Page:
I've always liked the Meade ETX series of telescopes but could never justify buying one.
A few years ago
Astronomics had the ETX-90RA (pictured at right) on sale for $150; at that price, I just
had to pick one up. The ETX-90RA is the original version of the ETX, and has a single RA drive motor. Dec motion is via a fine control knob, or by
I'd already read the ETX-90RA comments on Mike Weasner's site, and was well aware of the telescope's limitations. After using the telescope for a few weeks, I decided to convert it to a goto telescope, like its big brother, the ETX-90EC (pictured below left).
Mike Weasner's site again came up with the inspiration. In the TechTips section Ralph Encarnacion wrote in with how he mounted his ETX-90RA onto a modified Meade DS-70 telescope mount. By adding a Meade 497 Autostar, he had the equivalent of an ETX-90EC!
Just about any DS or low-end ETX telescope should make a suitable motor and mount donor. You can even buy the DS motor package from Meade and add it to your own mount. During my research into which telescope to buy as a parts donor, I discovered that Amazon was selling the Meade Saturn DS60EC 60mm refractor for $99.
The DS-60EC uses sub-sized 0.967" eyepieces, and is generally not a great scope, but it does come with the DS motors and an electronic handpad.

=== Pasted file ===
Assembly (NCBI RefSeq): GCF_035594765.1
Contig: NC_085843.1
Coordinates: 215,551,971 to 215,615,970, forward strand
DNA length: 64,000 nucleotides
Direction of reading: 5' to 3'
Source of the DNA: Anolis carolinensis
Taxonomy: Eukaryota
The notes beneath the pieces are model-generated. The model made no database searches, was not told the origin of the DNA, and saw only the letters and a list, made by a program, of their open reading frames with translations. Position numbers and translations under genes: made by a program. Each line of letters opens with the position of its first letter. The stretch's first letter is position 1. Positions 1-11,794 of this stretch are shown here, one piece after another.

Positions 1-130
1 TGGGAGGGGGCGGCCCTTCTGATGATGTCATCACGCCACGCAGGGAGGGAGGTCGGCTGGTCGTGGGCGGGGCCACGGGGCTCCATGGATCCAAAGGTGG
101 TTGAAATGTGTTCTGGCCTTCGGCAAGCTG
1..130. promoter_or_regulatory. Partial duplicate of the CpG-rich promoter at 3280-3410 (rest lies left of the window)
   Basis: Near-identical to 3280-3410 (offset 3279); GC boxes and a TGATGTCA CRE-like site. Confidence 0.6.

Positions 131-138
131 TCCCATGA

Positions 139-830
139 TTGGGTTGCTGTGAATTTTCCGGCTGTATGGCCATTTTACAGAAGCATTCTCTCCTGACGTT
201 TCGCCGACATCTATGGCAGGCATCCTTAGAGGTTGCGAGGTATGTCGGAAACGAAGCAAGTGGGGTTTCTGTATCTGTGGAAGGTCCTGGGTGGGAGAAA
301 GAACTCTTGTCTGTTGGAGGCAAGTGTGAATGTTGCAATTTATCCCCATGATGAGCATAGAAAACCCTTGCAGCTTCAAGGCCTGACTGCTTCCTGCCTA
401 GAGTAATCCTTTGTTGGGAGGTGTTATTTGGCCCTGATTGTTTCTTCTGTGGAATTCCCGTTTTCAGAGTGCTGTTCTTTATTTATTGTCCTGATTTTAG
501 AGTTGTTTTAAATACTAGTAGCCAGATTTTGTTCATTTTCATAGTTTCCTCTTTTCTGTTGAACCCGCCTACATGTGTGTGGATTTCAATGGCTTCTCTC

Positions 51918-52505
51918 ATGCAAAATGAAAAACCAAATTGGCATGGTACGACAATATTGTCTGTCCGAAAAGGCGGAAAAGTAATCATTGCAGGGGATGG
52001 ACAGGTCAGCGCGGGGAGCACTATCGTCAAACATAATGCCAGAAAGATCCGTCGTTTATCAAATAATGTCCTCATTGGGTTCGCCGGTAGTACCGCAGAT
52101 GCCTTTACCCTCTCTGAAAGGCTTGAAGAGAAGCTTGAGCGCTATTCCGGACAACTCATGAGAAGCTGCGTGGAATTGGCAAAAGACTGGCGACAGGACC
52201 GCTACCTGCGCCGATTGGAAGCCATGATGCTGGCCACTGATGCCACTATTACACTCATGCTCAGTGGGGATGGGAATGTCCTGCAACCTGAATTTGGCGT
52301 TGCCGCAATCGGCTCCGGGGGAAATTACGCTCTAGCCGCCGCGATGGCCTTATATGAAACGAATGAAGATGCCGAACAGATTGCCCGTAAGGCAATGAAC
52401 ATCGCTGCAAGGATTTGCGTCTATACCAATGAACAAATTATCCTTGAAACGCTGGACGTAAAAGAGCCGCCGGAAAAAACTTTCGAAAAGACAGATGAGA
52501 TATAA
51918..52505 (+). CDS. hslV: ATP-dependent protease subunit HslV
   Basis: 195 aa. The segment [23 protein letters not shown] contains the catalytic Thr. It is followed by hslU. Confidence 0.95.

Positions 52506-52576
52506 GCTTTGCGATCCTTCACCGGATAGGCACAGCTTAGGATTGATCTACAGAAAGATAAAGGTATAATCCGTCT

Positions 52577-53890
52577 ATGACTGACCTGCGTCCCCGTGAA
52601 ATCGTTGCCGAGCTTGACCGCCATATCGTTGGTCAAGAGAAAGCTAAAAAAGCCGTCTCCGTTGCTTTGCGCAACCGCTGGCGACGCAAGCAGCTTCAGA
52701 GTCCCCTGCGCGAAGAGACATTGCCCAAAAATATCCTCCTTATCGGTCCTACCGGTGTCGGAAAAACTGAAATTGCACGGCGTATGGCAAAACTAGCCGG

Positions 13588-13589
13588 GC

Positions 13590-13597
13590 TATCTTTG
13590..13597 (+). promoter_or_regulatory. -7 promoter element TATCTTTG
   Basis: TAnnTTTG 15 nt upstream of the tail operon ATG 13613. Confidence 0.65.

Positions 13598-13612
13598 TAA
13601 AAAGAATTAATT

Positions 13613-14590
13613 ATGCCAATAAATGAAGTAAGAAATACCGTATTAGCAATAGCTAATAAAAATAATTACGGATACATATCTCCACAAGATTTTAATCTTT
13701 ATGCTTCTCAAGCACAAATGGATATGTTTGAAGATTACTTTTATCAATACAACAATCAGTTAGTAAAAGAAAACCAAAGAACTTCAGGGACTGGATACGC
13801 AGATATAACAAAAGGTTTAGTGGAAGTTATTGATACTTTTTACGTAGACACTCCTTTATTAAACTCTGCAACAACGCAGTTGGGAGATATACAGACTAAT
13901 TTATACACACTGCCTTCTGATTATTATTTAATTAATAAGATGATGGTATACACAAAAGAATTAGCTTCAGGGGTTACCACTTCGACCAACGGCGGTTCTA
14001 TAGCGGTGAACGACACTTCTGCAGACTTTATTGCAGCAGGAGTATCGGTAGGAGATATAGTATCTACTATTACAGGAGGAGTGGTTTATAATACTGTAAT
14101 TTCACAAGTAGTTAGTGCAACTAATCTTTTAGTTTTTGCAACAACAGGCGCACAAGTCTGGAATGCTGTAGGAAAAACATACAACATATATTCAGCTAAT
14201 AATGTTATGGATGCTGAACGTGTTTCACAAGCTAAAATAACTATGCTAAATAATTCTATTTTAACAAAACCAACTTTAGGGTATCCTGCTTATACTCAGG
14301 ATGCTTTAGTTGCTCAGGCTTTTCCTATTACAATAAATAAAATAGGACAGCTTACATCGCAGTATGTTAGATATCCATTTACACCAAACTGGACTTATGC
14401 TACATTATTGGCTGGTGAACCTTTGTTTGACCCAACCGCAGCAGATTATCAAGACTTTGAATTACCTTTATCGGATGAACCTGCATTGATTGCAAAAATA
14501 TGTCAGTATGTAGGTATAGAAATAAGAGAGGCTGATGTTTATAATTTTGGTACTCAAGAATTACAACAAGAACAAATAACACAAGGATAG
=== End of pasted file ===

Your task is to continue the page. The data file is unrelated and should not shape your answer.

The DS-60 has an all aluminum alt-az mount that attaches to the tripod legs.
After unpacking and assembling the DS-60, I gave it a quick checkout, looked through it at a distant building...then proceeded to strip it down.
I thought about making a quick conversion (like Ralph's) by adding an aluminum bracket and attaching the ETX OTA to the altitude forks, but I didn't want to give up the original ETX mount. After some examination of the parts and some thinking time, I had a plan on how to adapt the DS motors onto the ETX-RA's mount.
First, I stripped the DS-60. I removed the refractor's tube from its plastic altitude holders, then removed the holders from the altitude fork arms. One holder was easy to remove. The other (on the "West" fork, if this were an equatorial mount), which includes the altitude drive bolt, was much harder to remove. I eventually managed to get the bolt unscrewed from the nut in the plastic holder; it had been glued to the nut using something like Locktite.
Next, I removed the azimuth drive bolt from the fork base. This bolt also had some glue on the threads, but it was relatively easy to unbolt.
The ETX-90RA was disassembled as well. I removed the OTA and set it aside. I took the base apart completely,
including the fork arms. The "East" fork was left untouched and set aside. The "West" fork, which has the Alt/Dec
clutch and fine motion screw and arm, was completely disassembled.